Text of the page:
The One Stop Shop Advice Project (OSS) supports new refugees with their resettlement after they have been granted asylum. Until recently refugees granted status in Nottingham could access Emergency Hardship Support from Nottingham City Council (NCC). Once Home Office (NASS) support ended a small weekly payment was available for a maximum of 3 weeks until mainstream benefits were in payment. This often takes longer than 3 weeks so after this the Red Cross provided a much needed £10 per person per week.
Typically a new refugee family will be provided with emergency accommodation until permanent housing is available. This can take up to 32 weeks. Until then a family may be living in a hotel with no access to cooking facilities. Some families are placed in self-contained flats in hostels if there is space. Once an offer of a house is made families sometimes have as little as 3 or 4 days to leave their temporary accommodation and move into an empty, uncarpeted property regardless of whether they have anything to cook with or sleep on. At this point the team could apply again to the NCC Emergency Hardship Support for essential household items such as a fridge, cooker, beds, bedding and some basic kitchen equipment.
In October the funding for the Emergency Hardship Support scheme dried up overnight. This Local Welfare Assistance scheme had been running since 2013 and was originally set up to provide emergency assistance following changes in the DWP’s Social Fund Provision which led to the withdrawal of Community Care Grants and Crisis Loans. This has left vulnerable new refugees with no money once NASS support ends and no guarantee that they will have basic essential furniture when they move into their new home. This is already an incredibly stressful time but with no access to Emergency Hardship Support new refugees are struggling even more than ever.
As a response British Red Cross have agreed to make immediately available £10 per week per person as soon as NASS support stops but this funding is finite and is not sufficient to support a family with food, bus fares to get children to school and other daily living costs. Critically if new refugees are allocated a National Insurance number at the same time as they receive their Refugee Status documents the waiting time for benefits is significantly reduced. This rarely happens in practice though despite it being Home Office policy for National Insurance number applications to be submitted by their caseworkers once asylum is granted.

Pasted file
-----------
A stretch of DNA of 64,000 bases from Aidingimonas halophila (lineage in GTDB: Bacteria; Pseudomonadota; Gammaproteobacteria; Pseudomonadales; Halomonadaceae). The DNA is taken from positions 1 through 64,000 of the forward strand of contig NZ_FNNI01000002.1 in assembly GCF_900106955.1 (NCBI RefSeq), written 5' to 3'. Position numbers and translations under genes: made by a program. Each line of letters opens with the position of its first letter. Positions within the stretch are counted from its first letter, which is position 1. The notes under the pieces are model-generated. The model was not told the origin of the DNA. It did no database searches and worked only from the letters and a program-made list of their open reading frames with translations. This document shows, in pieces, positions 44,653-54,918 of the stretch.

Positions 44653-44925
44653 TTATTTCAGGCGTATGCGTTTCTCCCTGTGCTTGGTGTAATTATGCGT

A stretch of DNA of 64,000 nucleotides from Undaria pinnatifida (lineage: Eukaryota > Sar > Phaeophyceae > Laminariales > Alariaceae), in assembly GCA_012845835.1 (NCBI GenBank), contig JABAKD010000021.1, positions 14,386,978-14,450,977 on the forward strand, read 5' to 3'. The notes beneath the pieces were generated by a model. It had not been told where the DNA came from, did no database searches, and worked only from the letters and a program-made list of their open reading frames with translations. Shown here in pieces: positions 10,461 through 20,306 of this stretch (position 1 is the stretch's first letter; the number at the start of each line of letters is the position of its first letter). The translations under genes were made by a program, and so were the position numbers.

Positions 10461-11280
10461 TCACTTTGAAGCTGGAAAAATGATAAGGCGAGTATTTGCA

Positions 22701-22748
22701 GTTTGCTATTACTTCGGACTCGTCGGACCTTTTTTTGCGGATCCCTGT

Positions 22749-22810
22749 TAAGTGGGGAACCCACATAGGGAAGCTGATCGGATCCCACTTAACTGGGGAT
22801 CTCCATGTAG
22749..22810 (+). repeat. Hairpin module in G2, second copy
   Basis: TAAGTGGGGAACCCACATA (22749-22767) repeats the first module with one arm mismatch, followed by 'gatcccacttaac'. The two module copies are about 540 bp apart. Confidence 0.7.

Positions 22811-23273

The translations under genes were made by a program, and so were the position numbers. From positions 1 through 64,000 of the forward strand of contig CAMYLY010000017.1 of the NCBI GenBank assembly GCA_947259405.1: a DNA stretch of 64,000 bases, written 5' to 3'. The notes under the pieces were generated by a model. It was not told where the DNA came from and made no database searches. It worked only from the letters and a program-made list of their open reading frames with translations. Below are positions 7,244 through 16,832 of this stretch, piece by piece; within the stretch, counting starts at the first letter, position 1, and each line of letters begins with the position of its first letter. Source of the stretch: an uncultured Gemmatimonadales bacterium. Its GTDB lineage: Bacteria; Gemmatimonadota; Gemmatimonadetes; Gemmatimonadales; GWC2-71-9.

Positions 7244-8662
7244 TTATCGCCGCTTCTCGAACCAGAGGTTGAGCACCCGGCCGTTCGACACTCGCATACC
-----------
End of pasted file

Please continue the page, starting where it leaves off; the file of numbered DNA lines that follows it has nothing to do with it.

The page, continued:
The closure of the Emergency Hardship Support scheme affects not only refugees but vulnerable people across the city. The Arches Project do a fantastic job of redistributing furniture and white goods but with pressure from people in need from all over Nottingham their scarce resources are spread very thin. NNRF has now bought 4 worktop cooker hobs to lend out to families and other vulnerable clients for use until they have their own cooking facilities. One of the first client to be loaned a hob was overwhelmingly grateful telling me she hadn’t been able to cook for her and her daughter since July when she first moved into temporary accommodation. It is fortuitous that NNRF is in the process of setting up a Grants Team which will support applications to charitable trusts for clients in need and it is hoped that this will help to in some way to alleviate some of the hardship new refugees are experiencing.